These days you can't jump to conclusions when you encounter someone who appears to be engaged in an animated conversation with himself.  You have to determine whether a communications device is attached to his ear before making judgments about his sanity.  As often happens, these technological marvels first appeared in science fiction -- in this case, a sixties-era spy spoof called The President's Analyst.  This loopy little gem of a film featured a dizzying array of enemies foreign and domestic, all of whom suffered from similar paranoid delusions.  But the real villain was the phone company, which had hatched a plot to implant tiny communications devices in everyone's cranium to save the trouble and expense of installing old-fashioned land lines and telephone equipment.  As it has turned out, the communications devices we now have are implanted in the ear, not the brain, but the effect is the same.

Now that you no longer have to duck into a phone booth to make a call, and everyone is party to the conversation, you wonder why people pay good money for all those minutes.  The conversations are rarely much more coherent than the ones involving people who merely talk to themselves.  If idle chatter is all we crave, we should pay more attention to what normally goes on between our ears. 

I have my eleventh-grade English teacher, Kenneth Thomas, to thank for a valuable insight in this regard.  As a classroom exercise, he had us write down absolutely every thought that came into our heads, as if we were taking dictation.  The purpose was to show us the critical difference between an interior monologue as a literary device and the way we actually think.  Molly Bloom's soliloquy in Ulysses or Virginia Wolff's Mrs. Dolloway may give the appearance of a stream of consciousness, but their thoughts are carefully crafted to achieve a certain narrative effect.   Left to its own devices, the human mind can no more pursue a consistent train of thought than a drunkard can walk a straight line.  Buddhists use the term "monkey mind" to describe the mind's tendency to jump randomly from thought to thought the way a monkey swings from branch to branch.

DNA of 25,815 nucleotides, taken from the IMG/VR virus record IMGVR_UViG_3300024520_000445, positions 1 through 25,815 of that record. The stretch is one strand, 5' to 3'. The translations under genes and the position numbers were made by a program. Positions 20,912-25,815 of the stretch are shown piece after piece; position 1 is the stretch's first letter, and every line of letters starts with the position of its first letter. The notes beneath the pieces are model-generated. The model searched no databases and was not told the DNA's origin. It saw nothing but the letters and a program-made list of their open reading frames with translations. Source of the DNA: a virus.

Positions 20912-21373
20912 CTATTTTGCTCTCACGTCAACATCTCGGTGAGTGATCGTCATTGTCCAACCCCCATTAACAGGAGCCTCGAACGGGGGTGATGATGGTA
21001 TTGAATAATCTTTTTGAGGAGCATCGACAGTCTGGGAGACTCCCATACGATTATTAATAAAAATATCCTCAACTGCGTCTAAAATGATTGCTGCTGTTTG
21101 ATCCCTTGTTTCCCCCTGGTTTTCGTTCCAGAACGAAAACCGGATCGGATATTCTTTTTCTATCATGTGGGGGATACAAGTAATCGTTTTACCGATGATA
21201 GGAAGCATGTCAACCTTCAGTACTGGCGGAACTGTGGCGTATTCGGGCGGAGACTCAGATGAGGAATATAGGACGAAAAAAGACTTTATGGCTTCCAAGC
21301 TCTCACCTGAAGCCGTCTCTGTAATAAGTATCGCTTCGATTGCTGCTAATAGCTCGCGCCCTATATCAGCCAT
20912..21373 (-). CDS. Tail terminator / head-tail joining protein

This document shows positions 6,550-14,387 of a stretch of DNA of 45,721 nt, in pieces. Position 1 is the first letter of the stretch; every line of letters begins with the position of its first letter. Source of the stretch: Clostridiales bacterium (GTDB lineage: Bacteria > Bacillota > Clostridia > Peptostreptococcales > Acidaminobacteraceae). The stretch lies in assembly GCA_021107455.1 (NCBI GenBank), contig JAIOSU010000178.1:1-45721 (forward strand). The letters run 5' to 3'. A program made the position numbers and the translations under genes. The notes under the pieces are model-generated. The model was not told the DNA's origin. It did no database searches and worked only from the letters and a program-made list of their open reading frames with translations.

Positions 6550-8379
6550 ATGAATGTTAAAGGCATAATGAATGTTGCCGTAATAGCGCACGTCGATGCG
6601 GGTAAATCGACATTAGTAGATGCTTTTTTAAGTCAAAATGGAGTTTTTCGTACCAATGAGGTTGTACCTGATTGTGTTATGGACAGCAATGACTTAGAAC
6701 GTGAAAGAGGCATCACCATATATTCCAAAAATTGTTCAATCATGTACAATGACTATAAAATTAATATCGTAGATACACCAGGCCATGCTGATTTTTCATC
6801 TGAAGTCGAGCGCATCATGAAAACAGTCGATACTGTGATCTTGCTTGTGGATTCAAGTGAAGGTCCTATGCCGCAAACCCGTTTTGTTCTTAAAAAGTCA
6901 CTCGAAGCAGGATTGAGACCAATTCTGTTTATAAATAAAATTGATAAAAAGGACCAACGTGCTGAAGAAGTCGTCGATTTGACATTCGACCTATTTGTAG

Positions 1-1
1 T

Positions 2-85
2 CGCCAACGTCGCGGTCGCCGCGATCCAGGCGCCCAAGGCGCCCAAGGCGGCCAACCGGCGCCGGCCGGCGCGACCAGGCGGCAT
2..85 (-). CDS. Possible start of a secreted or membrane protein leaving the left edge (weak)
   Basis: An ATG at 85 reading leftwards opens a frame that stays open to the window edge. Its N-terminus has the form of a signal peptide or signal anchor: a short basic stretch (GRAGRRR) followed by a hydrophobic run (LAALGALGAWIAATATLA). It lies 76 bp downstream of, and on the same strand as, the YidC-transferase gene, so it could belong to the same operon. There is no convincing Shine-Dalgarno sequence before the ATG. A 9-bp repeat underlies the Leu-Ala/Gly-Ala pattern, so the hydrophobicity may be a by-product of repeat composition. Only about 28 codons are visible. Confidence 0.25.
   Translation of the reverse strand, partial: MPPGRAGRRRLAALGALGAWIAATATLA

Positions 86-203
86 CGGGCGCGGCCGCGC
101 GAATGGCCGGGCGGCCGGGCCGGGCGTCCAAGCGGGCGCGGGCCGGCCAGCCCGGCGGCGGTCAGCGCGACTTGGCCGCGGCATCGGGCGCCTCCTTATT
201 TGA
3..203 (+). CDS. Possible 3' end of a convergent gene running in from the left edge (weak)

Come to think of it, there may be less difference than we suppose between people who talk to themselves and everybody else.  The difference may boil down to a question of ownership.  People who talk to themselves are often responding to a voice in their heads they think belongs to someone else, whereas the rest of us think the voice in our heads belongs to "me."  The truth is that we really don't know who these voices belong to or how they got there.  We are generally suspicious of those who claim to hear the voice of God or Satan or some other colorful personage.  On the other hand, how do we know that the voice claiming to be me is the genuine article?  And who is this "me," anyway, apart from a string of desultory thoughts that present themselves in the first-person singular?  Buddhists and other contemplative types have developed meditation techniques for quieting the mind, but we practice them at our peril.  Once those thoughts of "me" go away, we may discover there is no one there at all.        

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